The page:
Fire in the Heart - Contemplative Praying and Living. Templum publications (2010), available from the author: jpeterdodson@hotmail.co.uk

Book Reviews

A New Book by Martin Tunnicliffe: Our former Chaplain and General Secretary published his latest book in 2020. Entitled The Rough with the Smooththe book contains articles that he has written during the past twenty years together with illustrations from his own sketchbook.

 The following remarks are contributed by his daughter and appear on the back cover:

What does ‘Sin’ have to do with ‘Archery’, and what happens when we ‘Miss the mark’?  Why should Sermons and Christians not just ‘comfort the afflicted’ but also ‘afflict the comfortable’? Where are Heaven and Hell located, and when is the ‘Word of the Lord’ not the ‘Word of the Lord’?  How is it that we are actually wishing others ‘Wholeness’ or ‘Holiness’ when we say ‘Hello’, and would it be better if NHS stood for National Holiness Service?

Deliberations and ponderings on these and many other fascinating ideas can be found in this collection of articles which aim to both challenge and inspire. 

Martin Tunnicliffe is not afraid to tackle issues such as why a loving God allows pain and suffering, why He/She should “lead us into temptation”, or why Western society should accept its share of responsibility for acts of terrorism.  At the same time, he constantly invites his readers to look beyond the obvious, to peer beneath the surface, and to be aware of their “Sense of more than…” just their usual perception of the world.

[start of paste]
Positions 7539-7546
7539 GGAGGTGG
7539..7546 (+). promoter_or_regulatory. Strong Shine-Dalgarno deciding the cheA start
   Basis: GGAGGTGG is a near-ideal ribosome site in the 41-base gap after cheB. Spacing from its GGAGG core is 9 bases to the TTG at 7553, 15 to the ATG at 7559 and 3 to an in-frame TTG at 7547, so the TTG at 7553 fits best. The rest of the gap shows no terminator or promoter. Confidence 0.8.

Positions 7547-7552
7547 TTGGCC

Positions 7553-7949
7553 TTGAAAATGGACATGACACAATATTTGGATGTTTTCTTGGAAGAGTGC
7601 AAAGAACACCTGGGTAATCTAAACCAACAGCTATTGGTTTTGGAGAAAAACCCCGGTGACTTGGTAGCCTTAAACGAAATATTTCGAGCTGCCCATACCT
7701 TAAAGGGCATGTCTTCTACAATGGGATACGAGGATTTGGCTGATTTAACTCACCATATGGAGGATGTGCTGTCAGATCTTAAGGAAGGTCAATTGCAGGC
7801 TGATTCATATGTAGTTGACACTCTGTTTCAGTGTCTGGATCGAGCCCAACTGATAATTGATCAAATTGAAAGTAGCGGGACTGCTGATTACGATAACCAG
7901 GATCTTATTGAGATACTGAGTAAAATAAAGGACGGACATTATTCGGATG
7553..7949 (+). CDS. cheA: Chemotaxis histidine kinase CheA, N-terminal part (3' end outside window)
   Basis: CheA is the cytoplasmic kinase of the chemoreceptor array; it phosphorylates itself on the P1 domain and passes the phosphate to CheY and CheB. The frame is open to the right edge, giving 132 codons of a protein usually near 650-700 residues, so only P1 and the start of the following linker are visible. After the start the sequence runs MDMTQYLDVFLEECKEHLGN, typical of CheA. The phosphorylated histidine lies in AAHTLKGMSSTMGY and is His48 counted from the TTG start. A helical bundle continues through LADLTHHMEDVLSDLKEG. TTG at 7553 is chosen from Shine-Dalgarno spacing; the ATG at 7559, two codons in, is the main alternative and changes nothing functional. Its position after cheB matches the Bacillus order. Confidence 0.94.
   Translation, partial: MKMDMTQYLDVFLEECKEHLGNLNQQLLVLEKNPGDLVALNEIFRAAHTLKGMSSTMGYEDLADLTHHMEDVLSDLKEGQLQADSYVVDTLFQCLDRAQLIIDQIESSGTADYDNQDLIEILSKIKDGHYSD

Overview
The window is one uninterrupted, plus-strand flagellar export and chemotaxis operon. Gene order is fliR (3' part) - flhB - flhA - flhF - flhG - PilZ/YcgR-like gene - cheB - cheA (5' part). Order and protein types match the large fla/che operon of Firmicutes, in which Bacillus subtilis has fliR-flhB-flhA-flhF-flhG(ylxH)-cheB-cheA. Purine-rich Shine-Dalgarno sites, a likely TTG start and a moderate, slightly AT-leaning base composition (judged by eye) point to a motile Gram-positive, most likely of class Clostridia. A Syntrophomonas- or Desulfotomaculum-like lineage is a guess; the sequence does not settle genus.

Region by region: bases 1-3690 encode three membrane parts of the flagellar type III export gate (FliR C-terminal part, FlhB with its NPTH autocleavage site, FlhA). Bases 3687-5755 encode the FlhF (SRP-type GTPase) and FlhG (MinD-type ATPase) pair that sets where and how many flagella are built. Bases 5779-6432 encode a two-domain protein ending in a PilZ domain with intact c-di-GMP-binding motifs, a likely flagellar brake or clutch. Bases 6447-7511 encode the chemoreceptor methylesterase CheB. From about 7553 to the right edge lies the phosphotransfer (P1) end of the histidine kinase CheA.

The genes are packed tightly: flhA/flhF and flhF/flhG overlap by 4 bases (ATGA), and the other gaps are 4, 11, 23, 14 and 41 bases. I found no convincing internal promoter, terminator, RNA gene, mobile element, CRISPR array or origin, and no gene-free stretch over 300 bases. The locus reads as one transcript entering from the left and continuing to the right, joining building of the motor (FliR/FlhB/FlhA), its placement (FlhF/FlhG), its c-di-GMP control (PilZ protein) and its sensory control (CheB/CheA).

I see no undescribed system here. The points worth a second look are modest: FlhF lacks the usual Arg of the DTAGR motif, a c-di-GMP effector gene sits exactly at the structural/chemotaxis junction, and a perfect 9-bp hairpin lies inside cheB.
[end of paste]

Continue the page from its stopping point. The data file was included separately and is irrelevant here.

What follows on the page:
All this is delivered within a framework of strong and uncompromising faith, with manifest erudition and humour.  Oh yes, and a few whimsical, largely unrelated sketches by the author, just to break it up!

Anyone who wants to reserve a copy is invited to contact Martin through the Administrator       admin@contemplative-prayer.org.uk

More recommended books                      

For Lent:                             Word in the Wilderness by Malcolm Guite.

For Advent:                        Waiting on the Word by Malcolm Guite.

For Lent and Advent:       Treasures of Darkness by Barbara Mosse.

As suggestions for other further reading, a member of the Fellowship has contributed these book reviews.

Journey to the Centre of the Soul by Andrew D. Mayes.

The Revd Canon Dr. Andrew D Mayes is currently Spirituality Adviser to the Diocese of Cyprus and the Gulf and Anglican Priest of Limassol; he has recently been the Spirituality Adviser for the Diocese of Chichester, where he also previously served as Director of Clergy and Lay Training.  He is an international speaker and teaches at the London Centre for Spirituality, as well as leading retreats across the UK.  He is also the author of several books on spirituality. 

In this absorbing and beautifully written book, Andrew Mayes takes us on a journey, exploring both the archaeological and geological sites of the Holy Land, and our life of prayer.    He gives a vivid description of the landscape of the Holy Land; the mountainous terrain, the caves, some underground, (that were lived in and often used as places of prayer), and above all the wilderness and the desert, places where we encounter God and ourselves.

Andrew Mayes got to know the Holy Land when working as course director at St. George’s College Jerusalem and through his ongoing ministry, regularly leading pilgrimages exploring the mountains, the deserts, rivers, and caves.  He uses these places in a fascinating way, to symbolise the spiritual life, and the experiences the contemplative will encounter, encouraging us to discover the riches that can be found within us.  He draws on some of the prophets and the psalms in the Bible and includes the depth of wisdom found in the parables of Jesus in the New Testament.

We learn from luminary contemplatives such as Thomas Merton, Teresa of Avila, and St. John of the Cross and some of the great medieval saints, who inspire us to go deeper into God.  Andrew Mayes also writes about symbolism of darkness and light; the dark night of the soul; the ascent to God; the solitude of the desert; temptation in the wilderness; entering the cave of our heart; the river of prayer; finding treasures in darkness and the discovery of inner freedom, when we let go of the things that can imprison us, and emerge into the light.